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Each has unique potential to enhance the doctor–patient relationship and to increase physician liability cheap clarinex 5mg online. Key Words: E-medicine; e-mail; risk reduction; telephone; online medical communication; Internet; guidelines for online communi- cations; electronic medicine buy cheap clarinex 5mg line. INTRODUCTION E-medicine buy generic clarinex 5 mg on-line, or electronic medicine clarinex 5mg, refers to the use of electronic communication and information technology by physicians in the care of patients. Therefore, e-medicine encompasses various services includ- ing telephone, Internet, telemedicine, and electronic medical records. Each of these services has the unique potential to enhance the patient– physician relationship. As with all services that impact patient care, each also has the potential to increase physician liability. TELEPHONE-BASED CARE The use of the telephone in the treatment of patients is neither new nor controversial. However, it does represent a legitimate form of patient care that has clear benefits as well as clear liabilities. When the tele- phone first emerged as a popular form of communication in the early 20th century, it was looked on with concern by many in the medical establishment. Warnings were given to doctors that the role of the tele- phone should not replace a face-to-face office visit and that telephone- based care could lead to suboptimal clinical outcomes and liability. Although the use of the telephone has become an essential compo- nent of medical care, particularly in the outpatient setting, it has largely been relegated to an administrative tool for setting appointments, refill- ing prescriptions, billing, and related administrative requests and ques- tions. Physicians generally are not reimbursed for providing telephone-based care and, as the demands of physicians have increased with the advent of managed care, patient frustrations related to poor telephone access to their doctor has increased. Numerous national stud- ies, including a national survey of patients done by Harris Polls, confirm growing patient frustration in their inability to communicate with their physicians via the telephone. Telephone: Value and Appropriateness of the Service It is hard to imagine running a physician’s office without a telephone. Yet the use of the telephone varies widely among physicians, even Chapter 7 / E-Medicine in the Physician’s Office 77 within a single specialty. Some physicians are willing to spend large amounts of time on the phone with patients, whereas others rarely speak to patients outside of the exam room, opting instead to have most calls from patients returned by an office staff member. Whatever the protocol of the office, the physician is responsible for care delivered, regardless of whether it is delivered directly or through a member of the staff. In addition, the ability of a specific patient or caregiver to use telephone- based communication should be considered, as should the appropriate- ness of using the telephone to communicate sensitive clinical information. Telephone: Patient Expectation The growing frustration among patients regarding an inability to speak to their doctor on the phone only partially results from increased demands on the physician’s time and a lack of reimbursement for tele- phone-based care. A substantial portion of this frustration stems from inadequate expectation management. It is guaranteed that patients or caregivers will want to telephone their doctor at some point, likely when a need arises and stress levels may be high. It is also guaranteed that doctors who spend entire days on the phone providing unreimbursed care to patients will quickly find their practices in financial trouble. The gap between patient expectation and practical limitations must be filled with disclosure and expectation management, preferably done ahead of the telephone ring, and in writing. Physicians are well advised to develop written protocols associated with the appropriate use of the telephone in their practice. These pro- tocols should be used to set patient expectations and to set office procedures that should be followed by all—physician and office staff alike. The procedures should be reviewed annually, and patients should be reminded of these protocols on a regular basis. The physician should consider posting protocols in areas where office staff has frequent access, as well as in employee handbooks. It is also advisable for the physician to be notified when and if a patient or caregiver has shown anger or frustration related to telephone-based communication. These concerns should be addressed by the physician and the practical and clinical issues associated with the office protocol should be reviewed directly with the patient. Telephone: Standards of Care The standards of care as they relate to telephone-based patient– physician communication do not vary significantly with specialty and 78 Fotsch practice setting.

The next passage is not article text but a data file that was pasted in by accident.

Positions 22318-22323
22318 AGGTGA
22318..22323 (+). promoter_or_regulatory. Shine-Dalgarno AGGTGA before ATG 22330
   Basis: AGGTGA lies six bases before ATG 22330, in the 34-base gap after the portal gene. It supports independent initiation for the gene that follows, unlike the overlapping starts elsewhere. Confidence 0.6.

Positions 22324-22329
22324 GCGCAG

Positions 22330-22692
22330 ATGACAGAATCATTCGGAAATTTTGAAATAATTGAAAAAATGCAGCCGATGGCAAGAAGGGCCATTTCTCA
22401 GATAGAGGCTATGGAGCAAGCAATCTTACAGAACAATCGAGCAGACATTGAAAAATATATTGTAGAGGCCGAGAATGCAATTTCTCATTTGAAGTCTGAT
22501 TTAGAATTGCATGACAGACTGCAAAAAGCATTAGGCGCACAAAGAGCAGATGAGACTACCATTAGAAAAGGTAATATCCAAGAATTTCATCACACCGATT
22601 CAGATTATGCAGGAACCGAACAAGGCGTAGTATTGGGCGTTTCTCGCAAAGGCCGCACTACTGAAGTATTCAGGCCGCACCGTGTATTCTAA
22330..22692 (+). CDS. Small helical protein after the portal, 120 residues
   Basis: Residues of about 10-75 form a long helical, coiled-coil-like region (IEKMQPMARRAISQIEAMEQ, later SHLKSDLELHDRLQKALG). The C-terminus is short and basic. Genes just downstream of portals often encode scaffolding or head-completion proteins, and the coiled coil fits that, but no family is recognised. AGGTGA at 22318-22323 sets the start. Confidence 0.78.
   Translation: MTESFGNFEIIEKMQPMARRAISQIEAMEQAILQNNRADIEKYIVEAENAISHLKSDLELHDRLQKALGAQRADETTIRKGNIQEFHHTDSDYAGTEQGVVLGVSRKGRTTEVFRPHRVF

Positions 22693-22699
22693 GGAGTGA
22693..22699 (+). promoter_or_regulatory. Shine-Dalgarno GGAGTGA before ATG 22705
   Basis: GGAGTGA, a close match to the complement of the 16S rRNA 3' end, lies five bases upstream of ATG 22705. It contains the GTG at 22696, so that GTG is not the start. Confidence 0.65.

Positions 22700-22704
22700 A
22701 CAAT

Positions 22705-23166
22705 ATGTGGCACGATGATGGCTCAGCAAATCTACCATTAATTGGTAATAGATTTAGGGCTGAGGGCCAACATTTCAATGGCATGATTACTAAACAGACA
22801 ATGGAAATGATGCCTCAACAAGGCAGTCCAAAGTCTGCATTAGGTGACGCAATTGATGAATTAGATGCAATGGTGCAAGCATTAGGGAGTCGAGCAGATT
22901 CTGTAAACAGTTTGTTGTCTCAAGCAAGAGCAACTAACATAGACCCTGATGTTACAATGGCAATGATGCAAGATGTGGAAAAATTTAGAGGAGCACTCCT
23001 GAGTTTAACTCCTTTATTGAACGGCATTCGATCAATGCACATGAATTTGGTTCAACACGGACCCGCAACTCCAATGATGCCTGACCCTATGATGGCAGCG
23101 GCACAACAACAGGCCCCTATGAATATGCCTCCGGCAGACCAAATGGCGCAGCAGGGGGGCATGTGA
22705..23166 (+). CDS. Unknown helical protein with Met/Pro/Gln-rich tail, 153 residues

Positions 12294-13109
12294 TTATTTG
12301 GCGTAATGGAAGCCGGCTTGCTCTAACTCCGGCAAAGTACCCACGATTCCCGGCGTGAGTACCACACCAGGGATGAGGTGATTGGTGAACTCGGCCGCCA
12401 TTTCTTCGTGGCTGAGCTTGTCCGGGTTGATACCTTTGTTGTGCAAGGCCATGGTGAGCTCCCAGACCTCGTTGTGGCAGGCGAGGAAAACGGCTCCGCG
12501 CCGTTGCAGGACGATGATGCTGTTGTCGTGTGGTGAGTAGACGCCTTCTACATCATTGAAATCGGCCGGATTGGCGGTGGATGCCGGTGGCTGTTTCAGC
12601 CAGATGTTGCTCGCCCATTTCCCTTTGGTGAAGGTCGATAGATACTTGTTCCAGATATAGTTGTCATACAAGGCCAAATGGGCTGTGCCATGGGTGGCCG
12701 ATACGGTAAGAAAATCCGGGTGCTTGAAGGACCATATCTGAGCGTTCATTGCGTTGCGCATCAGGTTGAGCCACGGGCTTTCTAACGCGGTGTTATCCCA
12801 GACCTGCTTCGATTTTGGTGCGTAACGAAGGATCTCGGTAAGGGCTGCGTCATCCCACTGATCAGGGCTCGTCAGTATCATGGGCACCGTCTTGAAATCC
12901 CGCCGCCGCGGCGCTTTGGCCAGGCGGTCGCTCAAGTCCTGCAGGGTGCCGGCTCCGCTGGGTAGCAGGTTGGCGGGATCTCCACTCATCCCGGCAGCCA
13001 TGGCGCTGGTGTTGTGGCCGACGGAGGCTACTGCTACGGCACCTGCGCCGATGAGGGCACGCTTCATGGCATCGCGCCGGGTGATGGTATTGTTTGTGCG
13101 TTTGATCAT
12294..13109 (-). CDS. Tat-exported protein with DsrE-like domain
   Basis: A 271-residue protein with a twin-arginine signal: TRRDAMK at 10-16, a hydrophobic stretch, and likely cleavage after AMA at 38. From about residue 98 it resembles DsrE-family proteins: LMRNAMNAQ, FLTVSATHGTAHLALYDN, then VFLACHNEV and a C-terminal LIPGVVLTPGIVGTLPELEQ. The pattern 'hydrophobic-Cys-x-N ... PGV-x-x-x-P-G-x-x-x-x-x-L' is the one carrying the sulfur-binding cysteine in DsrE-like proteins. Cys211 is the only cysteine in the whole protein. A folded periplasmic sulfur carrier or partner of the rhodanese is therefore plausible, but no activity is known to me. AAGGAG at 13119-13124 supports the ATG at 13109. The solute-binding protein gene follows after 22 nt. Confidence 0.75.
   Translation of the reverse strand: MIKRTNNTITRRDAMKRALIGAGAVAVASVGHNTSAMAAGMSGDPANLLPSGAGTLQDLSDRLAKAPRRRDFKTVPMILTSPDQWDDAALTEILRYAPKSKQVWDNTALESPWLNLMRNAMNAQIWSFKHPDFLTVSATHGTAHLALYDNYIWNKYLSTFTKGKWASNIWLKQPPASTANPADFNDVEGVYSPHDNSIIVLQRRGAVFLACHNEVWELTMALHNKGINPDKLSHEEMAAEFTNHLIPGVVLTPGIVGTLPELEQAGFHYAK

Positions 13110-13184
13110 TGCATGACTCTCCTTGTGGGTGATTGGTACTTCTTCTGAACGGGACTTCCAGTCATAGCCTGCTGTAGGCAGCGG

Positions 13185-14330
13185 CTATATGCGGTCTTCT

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The large cells with low nuclear/cytoplasmic ratios and “ugly” nuclei seen in LSILs are less frequently missed cheap 5mg clarinex with visa. Hyperchromatic crowded groups of cells are often difficult to accu- rately classify generic clarinex 5 mg with visa. They may be normal endometrial cells or benign basal cells seen in atrophy cheap clarinex 5mg without a prescription, but abnormal cells from HSILs can also mimic this appearance purchase 5mg clarinex free shipping. In 1996, new technologies and techniques were emerging that were designed to improve recognition of missed cells, increase the sensitiv- ity of the Pap smear, and reduce false-negatives. These included liq- uid-based cytology, automated processing and screening, automated and manual rescreening of both negative Pap smears and smears show- ing ASC-US, and rapid rescreening. However, these techniques were expensive, and because the increased costs were not offset by higher reimbursement, few laboratories were able to provide them. Some pathologists expressed concern that even if reimbursed, the higher cost may reduce both access to the Pap smear and its frequency, whereas others wondered if a higher “community standard” for the frequency of false-negative Pap smears would increase the public’s expectation of perfection and thereby increase liability. Failure to Recognize Unsatisfactory Pap Smears CLIA 88 prohibits making a diagnosis of “negative for intraepithe- lial lesion or malignancy” on an unsatisfactory Pap smear. However, a Pap smear with abnormal epithelial cells must never be interpreted as “unsatisfactory for evaluation. The fact that CLIA 88 prohibits making a diagnosis on unsatisfactory Pap smears assures liability if a woman with cervical cancer had a prior Pap smear Chapter 13 / Pap Smear Litigation 173 diagnosed as “negative for intraepithelial lesion or malignancy” that on retrospective review is found to be unsatisfactory. For these rea- sons, every laboratory should have written policies defining specimen adequacy; today these should be based on the 2001 Bethesda System recommendations. These criteria include the presence of at least 10 well-preserved endocervical or squamous metaplastic cells and 8000– 12,000 squamous cells (5000 for liquid-based preparations) (8). For computerized labs, “edits” should be created to assure that diagnoses are not assigned to unsatisfactory smears. INTERPRETATION ERRORS Interpretation errors account for the other 50% of laboratory false- negatives. ASC-US is a poorly defined diagnostic category and represents the pathologist’s interpretative “gray zone. Expert members of the CAP Cytopathology Com- mittee reached 80% consensus on the diagnosis of ASC-US on only 20% of cases reviewed; there was not 100% consensus on any case. Approximately 2 million Pap tests in the United States are diagnosed as ASC-US each year. Therefore, finding ASC-US on retrospective review of a “negative” Pap smear should never be the sole basis for judging a false-negative Pap smear to be below the standard of prac- tice. However, because about 26% of women with ASC-US are sub- sequently diagnosed with SILs (up to one in four as HSILs), rescreening of all ASC-US cases is recommended as a quality assur- ance (QA) procedure. Furthermore, when atypical cells are found on a Pap smear, it is important that they not be characterized with terms such as “non-neoplastic” or “benign. Use of the 2001 Bethesda System terminology (8) is an appropriate way to deal with this situation (i. Misinterpretation of an “epithelial cell abnormality” as “negative for intraepithelial lesion or malignancy,” (e. Failure to look carefully for abnormal cells in the “neighborhood” of parakeratotic cells. Because abnormal cells tend to occur in linear streaks, pathologists must look carefully at screened smears with lines of dots or look to either side of dotted abnormal cells for other abnormal cells. Include a “statement” in the Pap smear report reminding the clinician (and patient) that the Pap smear is a screening test with an irreducible false-negative rate, the consequences of which can be minimized by obtaining an annual Pap smear. It is important to educate the public, primary care physicians, and gynecologists about the limitations of the Pap smear so that they have realistic expectations about its sensitivity and understand why it is important to obtain a Pap smear annually. Provide the referring physician with patient information cards explain- ing in easy to understand lay terms that although the conventional Pap smear’s accuracy in detecting abnormalities is about 70–80%, it is not perfect, and, therefore, an annual Pap smear is important. The patient may be asked to sign the card to indicate that it has been read.